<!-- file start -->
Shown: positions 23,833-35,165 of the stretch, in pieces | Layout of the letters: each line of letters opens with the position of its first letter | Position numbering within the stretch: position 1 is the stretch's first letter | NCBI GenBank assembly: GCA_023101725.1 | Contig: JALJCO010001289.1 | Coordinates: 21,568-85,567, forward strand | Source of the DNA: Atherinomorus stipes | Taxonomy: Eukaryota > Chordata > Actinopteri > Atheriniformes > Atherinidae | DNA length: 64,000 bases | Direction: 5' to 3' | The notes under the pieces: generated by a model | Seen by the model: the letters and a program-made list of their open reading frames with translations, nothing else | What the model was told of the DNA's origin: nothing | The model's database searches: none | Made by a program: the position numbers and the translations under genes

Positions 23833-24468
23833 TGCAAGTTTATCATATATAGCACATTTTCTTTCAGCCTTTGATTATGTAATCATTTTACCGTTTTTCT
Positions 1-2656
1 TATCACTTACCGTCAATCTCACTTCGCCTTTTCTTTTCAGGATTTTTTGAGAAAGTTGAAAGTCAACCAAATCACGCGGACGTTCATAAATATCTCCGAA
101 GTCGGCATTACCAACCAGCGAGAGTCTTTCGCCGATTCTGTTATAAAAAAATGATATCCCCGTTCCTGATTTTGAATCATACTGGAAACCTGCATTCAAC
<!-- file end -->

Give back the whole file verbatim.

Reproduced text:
Shown: positions 23,833-35,165 of the stretch, in pieces | Layout of the letters: each line of letters opens with the position of its first letter | Position numbering within the stretch: position 1 is the stretch's first letter | NCBI GenBank assembly: GCA_023101725.1 | Contig: JALJCO010001289.1 | Coordinates: 21,568-85,567, forward strand | Source of the DNA: Atherinomorus stipes | Taxonomy: Eukaryota > Chordata > Actinopteri > Atheriniformes > Atherinidae | DNA length: 64,000 bases | Direction: 5' to 3' | The notes under the pieces: generated by a model | Seen by the model: the letters and a program-made list of their open reading frames with translations, nothing else | What the model was told of the DNA's origin: nothing | The model's database searches: none | Made by a program: the position numbers and the translations under genes

Positions 23833-24468
23833 TGCAAGTTTATCATATATAGCACATTTTCTTTCAGCCTTTGATTATGTAATCATTTTACCGTTTTTCT
Positions 1-2656
1 TATCACTTACCGTCAATCTCACTTCGCCTTTTCTTTTCAGGATTTTTTGAGAAAGTTGAAAGTCAACCAAATCACGCGGACGTTCATAAATATCTCCGAA
101 GTCGGCATTACCAACCAGCGAGAGTCTTTCGCCGATTCTGTTATAAAAAAATGATATCCCCGTTCCTGATTTTGAATCATACTGGAAACCTGCATTCAAC